1) Active Investing Is Worse Than Objectivism
(that's a riff off the title of the polemic mentioned by RocketShipTech, above, by one Inigo Fraser-Jenkins)
Whoa! In every other
aspect of my financial life, these folks tell me the highest, most ethical, and most moral conduct is to act purely in my own financial self-interest. But when it comes to choosing a mutual fund, they tell me that I should quit being a slacker and free-riding off the virtuous risk-taking of others. Instead of choosing the mutual fund that will--in my judgement, knowing my own abilities--make me the most money, they want to shame me into altruism. They tell me to recognize a moral duty, for the good of the investing community, to give up a little in the interest financing the worthy endeavor of price discovery. Possibly by paying people like Fugetta to do it for me.
No thank you, I will do what's best for me, and as for "what would happen if everybody indexes" I will cross that bridge when I come to it, because in my opinion it ain't gonna happen.
2) Price Tags are Acceptable
In the 1870s, John Wanamaker, for the first time in recorded human history put price tags on the items in his department stores. Shoppers, rather than being price makers engaged in active price discovery, became passive price takers. In almost every field of consumer purchase but car buying, passive price taking based on price tags and advertised prices was the norm in the US for well over a century, and I can't remember anyone trying to shame me into doing my duty and haggle prices with the grocery checkout cashier.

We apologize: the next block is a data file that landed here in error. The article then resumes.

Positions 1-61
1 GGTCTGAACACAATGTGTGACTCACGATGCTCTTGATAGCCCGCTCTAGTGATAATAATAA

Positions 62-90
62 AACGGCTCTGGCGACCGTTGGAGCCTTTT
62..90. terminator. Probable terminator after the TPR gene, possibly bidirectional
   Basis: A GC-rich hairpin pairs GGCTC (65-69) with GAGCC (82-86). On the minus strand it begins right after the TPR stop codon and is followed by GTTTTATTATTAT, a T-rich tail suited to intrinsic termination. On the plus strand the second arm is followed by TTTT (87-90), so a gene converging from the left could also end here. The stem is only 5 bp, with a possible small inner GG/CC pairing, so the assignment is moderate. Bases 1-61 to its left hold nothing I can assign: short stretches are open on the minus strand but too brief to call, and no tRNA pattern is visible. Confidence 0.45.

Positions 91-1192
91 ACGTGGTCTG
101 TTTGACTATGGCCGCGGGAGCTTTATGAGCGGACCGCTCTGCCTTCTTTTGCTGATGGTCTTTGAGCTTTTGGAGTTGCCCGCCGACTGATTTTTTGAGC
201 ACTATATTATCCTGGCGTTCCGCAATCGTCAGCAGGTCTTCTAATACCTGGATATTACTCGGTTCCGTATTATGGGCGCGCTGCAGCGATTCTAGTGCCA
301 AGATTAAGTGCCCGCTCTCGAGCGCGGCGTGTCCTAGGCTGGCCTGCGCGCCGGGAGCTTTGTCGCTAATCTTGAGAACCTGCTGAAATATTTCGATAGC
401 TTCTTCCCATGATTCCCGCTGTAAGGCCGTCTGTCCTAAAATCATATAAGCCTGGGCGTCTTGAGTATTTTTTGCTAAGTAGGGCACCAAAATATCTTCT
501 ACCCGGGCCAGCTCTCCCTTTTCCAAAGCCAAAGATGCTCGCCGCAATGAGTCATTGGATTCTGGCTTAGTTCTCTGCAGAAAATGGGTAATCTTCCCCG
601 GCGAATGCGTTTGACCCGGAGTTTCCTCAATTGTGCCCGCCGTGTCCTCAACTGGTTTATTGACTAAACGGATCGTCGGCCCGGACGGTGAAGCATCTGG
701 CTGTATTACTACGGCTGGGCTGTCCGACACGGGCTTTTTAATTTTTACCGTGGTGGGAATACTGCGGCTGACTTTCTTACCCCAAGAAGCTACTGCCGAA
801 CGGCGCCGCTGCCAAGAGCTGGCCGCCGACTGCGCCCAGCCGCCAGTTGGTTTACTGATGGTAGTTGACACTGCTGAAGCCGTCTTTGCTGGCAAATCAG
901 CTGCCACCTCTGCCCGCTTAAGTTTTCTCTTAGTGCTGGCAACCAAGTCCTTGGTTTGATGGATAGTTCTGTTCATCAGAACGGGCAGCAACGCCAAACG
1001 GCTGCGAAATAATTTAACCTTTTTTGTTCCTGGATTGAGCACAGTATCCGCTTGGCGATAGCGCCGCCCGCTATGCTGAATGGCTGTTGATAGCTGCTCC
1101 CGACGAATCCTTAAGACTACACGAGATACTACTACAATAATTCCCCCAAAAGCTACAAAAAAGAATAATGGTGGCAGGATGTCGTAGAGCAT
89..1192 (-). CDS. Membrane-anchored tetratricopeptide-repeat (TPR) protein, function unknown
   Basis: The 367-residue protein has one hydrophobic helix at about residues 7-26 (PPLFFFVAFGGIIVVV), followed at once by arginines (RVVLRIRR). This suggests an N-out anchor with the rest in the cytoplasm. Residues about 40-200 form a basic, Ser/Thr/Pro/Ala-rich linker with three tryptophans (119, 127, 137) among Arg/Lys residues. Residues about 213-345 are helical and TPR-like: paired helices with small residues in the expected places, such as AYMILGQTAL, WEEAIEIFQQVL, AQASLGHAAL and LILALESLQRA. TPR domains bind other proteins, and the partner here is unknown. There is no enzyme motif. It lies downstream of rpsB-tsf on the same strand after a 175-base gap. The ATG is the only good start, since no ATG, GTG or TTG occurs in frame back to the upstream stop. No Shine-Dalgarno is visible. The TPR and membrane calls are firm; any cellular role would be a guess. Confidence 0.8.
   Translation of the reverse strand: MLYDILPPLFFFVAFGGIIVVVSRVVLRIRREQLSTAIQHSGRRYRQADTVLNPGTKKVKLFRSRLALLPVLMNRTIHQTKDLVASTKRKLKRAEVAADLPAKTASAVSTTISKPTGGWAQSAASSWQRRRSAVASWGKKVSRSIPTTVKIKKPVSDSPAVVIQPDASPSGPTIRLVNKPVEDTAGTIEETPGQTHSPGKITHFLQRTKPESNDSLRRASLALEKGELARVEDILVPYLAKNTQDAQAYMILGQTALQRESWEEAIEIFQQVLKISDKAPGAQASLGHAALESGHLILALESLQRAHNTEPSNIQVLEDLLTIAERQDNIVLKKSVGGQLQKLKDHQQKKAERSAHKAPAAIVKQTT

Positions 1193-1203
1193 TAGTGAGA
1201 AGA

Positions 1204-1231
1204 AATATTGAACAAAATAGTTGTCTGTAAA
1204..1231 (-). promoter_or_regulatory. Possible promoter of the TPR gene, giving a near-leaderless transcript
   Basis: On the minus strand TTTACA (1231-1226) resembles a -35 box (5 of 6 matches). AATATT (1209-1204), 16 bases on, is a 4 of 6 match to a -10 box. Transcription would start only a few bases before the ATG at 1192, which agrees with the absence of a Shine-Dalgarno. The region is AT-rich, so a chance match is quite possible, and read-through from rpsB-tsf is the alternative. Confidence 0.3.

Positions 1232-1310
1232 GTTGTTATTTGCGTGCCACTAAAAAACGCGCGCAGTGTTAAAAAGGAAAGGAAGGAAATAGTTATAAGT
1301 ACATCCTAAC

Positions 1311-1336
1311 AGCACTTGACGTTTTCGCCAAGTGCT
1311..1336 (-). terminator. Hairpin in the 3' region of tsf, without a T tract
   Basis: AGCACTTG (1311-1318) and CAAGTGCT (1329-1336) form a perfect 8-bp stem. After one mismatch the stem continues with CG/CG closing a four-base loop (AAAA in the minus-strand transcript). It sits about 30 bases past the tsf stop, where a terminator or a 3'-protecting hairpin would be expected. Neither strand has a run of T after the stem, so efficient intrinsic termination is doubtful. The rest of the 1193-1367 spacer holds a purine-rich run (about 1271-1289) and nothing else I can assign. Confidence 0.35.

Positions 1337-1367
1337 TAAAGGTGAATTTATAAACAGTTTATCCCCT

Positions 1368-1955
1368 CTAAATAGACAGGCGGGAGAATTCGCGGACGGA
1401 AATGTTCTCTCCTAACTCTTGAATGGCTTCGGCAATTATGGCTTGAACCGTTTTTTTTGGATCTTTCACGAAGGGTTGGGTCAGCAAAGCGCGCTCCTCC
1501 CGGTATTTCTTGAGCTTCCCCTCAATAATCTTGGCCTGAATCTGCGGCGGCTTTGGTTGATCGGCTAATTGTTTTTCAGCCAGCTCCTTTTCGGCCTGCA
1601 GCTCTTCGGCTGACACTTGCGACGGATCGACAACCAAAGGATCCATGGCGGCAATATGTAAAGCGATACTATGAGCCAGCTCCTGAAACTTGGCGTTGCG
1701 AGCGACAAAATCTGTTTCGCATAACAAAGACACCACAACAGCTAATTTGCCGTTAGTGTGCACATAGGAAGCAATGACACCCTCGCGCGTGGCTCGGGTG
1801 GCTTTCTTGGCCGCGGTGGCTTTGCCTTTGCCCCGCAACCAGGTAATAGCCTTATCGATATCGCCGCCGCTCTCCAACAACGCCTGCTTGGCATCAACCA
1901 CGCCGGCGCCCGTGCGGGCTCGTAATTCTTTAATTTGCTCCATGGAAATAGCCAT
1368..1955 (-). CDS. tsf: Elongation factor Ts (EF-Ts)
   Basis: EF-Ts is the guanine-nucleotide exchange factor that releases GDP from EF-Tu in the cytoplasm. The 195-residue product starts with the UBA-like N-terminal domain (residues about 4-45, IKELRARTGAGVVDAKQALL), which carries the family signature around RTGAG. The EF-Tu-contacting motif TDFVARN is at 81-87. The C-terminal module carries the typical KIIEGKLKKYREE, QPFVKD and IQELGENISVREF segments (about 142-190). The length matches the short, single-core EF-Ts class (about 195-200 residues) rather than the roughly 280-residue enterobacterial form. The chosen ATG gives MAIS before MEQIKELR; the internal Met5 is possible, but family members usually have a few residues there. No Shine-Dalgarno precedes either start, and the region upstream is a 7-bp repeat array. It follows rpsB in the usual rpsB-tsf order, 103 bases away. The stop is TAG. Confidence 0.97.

3) I Cannot Pick Stocks and I Cannot Pick Stockpickers
I refuse to be flattered into thinking that I do. I
do not have any valuable insights into price discovery of stocks. I've touched and felt the wonderful quality of L'Eggs hosiery, but that does not
give me an edge over the armies of soulless people with green eyeshades reading balance sheets by gaslight. I would just add noise to the market and make it less
No, thank you, I
have no ability to pick stocks, nor to pick stock-pickers, nor do I have any moral or ethical duty to try.
P.S. if, after reading... OK, skimming... over that long screed by Massimo Fuggetta, I found that I was becoming convinced, I'd just buy BRK.B stock. I doubt that would satisfy Fuggetta.
P.P.S. Larry Swedroe took on The Super Investors of Graham and Doddsville
, looking at the two of them that manage mutual funds, and found that "Perhaps, like Buffett, these super investors have been burdened by the huge amount of assets under management. Or perhaps the markets have become more efficient over time. However you want to look at it, the super investors of Graham and Doddsville have been anything but super for at least the past 15 years." And that was before
the Sequoia Fund's -30% loss in 8/2015-6/2016.
Annual income twenty pounds, annual expenditure nineteen nineteen and six, result happiness; Annual income twenty pounds, annual expenditure twenty pounds ought and six, result misery.